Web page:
Colorado's Waiver Application
- Waiver Application (as revised for the USDE in January 2012)
- Approval Letter from USDE
- 21st Century Revision (revised November 25, 2012)
- 21st Century Approval
- Reward Schools Revision (revised April 1, 2013)
- Summary of Colorado's Waiver Application
- Overview of the Impact of the Waiver on District and School Accountability
- U.S. Department of Education Waiver Information
- Frequently Asked Questions
For More Information
Colorado NCLB Waiver
Colorado among first in nation to be granted waivers from NCLB
(The following is a press release from Februrary 2011)
Colorado got further affirmation today of its strong education reform system when the White House announced it was among a very select few states to earn waivers from the federal No Child Left Behind law.
The waiver now gives Colorado the authority to use the state's accountability system in place of key federal accountability requirements. Colorado's state accountability system will now meet many of the No Child Left Behind requirements, including the requisite to annually determine school and district progress in meeting performance targets.
"Clearly Colorado is a noted leader in the nation for making the right changes in our education system to better support student learning," Colorado's Education Commissioner Robert Hammond said. "Colorado's comprehensive state accountability system has gained the U.S. Department of Education's quality seal of approval and has become a model for other states."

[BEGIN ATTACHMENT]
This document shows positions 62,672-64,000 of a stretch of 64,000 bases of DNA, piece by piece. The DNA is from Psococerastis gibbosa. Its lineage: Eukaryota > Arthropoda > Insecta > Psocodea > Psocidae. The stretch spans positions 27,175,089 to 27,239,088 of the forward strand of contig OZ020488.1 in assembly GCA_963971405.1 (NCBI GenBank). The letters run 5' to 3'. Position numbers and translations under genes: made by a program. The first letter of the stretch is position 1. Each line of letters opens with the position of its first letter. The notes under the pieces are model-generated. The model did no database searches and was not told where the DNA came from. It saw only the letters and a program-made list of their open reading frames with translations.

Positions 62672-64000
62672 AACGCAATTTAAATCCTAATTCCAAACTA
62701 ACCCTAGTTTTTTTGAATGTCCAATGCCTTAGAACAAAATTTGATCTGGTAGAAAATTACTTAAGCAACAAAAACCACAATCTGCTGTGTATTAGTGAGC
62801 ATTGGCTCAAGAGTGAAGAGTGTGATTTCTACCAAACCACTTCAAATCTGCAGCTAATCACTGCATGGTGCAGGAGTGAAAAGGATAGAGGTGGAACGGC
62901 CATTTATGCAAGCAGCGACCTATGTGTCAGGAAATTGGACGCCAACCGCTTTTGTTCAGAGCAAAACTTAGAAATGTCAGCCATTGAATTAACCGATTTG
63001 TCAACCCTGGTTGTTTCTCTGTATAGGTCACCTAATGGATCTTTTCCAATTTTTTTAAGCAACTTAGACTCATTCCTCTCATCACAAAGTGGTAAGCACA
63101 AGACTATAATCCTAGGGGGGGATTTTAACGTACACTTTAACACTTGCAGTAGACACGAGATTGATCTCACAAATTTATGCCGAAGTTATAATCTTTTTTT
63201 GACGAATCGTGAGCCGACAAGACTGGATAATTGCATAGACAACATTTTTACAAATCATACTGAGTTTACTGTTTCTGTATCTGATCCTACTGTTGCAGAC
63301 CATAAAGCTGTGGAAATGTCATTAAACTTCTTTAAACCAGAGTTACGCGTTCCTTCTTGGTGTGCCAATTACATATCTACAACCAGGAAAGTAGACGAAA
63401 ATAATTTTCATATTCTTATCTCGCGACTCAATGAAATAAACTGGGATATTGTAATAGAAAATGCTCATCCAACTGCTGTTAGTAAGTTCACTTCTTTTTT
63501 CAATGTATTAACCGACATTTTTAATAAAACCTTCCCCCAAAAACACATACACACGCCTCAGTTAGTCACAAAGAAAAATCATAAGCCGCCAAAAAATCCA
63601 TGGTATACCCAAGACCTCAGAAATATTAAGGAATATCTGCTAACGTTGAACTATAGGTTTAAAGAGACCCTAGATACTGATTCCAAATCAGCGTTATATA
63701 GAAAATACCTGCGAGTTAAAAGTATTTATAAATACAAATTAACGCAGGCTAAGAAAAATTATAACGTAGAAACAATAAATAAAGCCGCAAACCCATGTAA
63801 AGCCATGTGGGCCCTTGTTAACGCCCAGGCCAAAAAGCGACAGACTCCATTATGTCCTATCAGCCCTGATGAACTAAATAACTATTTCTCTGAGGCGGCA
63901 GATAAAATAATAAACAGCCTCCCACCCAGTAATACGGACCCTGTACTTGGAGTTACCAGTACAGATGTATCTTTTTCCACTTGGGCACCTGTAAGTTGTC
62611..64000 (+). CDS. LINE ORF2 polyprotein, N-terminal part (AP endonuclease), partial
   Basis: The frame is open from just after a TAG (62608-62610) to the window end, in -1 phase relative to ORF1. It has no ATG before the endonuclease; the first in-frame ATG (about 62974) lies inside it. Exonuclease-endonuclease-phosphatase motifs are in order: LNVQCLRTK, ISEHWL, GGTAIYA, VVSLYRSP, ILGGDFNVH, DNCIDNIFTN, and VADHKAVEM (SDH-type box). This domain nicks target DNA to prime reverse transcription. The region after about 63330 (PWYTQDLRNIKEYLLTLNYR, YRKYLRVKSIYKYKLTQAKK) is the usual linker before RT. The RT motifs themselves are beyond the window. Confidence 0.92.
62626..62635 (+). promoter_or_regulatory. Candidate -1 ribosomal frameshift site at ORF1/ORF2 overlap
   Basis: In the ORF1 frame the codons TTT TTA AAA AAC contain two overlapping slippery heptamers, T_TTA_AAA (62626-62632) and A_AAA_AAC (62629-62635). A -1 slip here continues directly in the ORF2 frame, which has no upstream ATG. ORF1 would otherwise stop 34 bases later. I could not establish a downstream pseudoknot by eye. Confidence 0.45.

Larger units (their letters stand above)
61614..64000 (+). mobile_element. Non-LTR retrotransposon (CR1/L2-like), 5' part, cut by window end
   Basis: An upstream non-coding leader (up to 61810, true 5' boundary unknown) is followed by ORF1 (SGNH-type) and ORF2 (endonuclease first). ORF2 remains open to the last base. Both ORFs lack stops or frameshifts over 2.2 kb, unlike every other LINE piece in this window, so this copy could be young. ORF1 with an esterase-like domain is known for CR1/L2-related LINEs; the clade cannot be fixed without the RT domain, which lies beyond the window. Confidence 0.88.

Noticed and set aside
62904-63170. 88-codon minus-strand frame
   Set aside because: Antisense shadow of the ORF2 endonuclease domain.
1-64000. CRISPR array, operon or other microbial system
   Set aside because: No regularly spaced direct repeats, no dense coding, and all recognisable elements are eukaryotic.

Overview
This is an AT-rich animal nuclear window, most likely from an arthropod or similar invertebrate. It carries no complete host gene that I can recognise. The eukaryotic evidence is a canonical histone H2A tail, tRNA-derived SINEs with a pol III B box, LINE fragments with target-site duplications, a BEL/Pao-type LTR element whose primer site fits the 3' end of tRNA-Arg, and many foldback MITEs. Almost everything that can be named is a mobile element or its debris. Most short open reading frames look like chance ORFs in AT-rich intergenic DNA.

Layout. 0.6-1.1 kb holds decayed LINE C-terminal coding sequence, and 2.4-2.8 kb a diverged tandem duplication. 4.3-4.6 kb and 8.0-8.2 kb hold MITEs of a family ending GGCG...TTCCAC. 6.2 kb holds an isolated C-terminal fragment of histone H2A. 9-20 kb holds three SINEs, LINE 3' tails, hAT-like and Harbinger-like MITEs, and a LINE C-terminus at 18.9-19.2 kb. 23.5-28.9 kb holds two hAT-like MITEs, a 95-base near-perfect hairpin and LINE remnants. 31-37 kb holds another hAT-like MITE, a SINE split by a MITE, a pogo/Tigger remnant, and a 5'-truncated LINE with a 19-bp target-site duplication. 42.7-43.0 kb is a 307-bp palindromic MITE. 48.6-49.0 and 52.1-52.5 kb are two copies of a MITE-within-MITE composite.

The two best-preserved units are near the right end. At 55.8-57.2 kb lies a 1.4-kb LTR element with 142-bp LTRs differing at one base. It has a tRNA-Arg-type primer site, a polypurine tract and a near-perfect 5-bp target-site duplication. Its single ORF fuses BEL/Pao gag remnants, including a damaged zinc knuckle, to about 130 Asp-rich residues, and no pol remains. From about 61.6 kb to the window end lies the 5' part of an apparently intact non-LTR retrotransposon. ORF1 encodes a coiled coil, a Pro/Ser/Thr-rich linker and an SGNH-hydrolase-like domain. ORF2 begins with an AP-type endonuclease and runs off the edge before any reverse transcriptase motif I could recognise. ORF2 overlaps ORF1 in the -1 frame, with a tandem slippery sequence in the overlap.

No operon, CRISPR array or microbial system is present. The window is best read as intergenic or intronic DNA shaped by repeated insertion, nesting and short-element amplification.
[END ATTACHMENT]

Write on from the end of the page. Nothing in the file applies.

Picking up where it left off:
The Colorado Department of Education aggressively pursued the waiver and the flexibility it offered when the option was first announced by the U.S. Department of Education in September. State officials see the waiver as a solid support to the state's education reform system aimed at getting students college- and career-ready upon graduation. For Colorado, an important aspect of the waiver flexibility was around holding schools accountable for student growth, especially with regard to historically disadvantaged subgroups of students such as English language learners, students with disabilities, and students who are not yet proficient.
In the past, Colorado used two different accountability systems - a state system and a federal system. With the waiver granted, Colorado will now have one, unified accountability system which will better streamline schools' improvement work and it will be much easier for parents and the public to fully understand.
"The waiver really supports our state system of continuous improvement and allows schools and districts to focus their energies on one accountability system designed to elevate student achievement," Hammond added.
The state department of education plans to exercise its waiver flexibility quickly. Work on implementation planning will begin immediately. However, because Colorado's waiver application was based largely on its existing system, the current state accountability requirements as outlined in Colorado's Educational Accountability Act will remain in effect, with some small changes.
Any changes in accountability determinations and sanctions will be in effect for the 2012-13 school year, based on the results of the 2011-12 assessments and the most recent postsecondary and workforce readiness measures. That begins in August 2012 when the federal Adequate Yearly Progress results are no longer calculated and consequences aren't based on those results. Rather, school accountability will be based on the results of Colorado's own accountability system.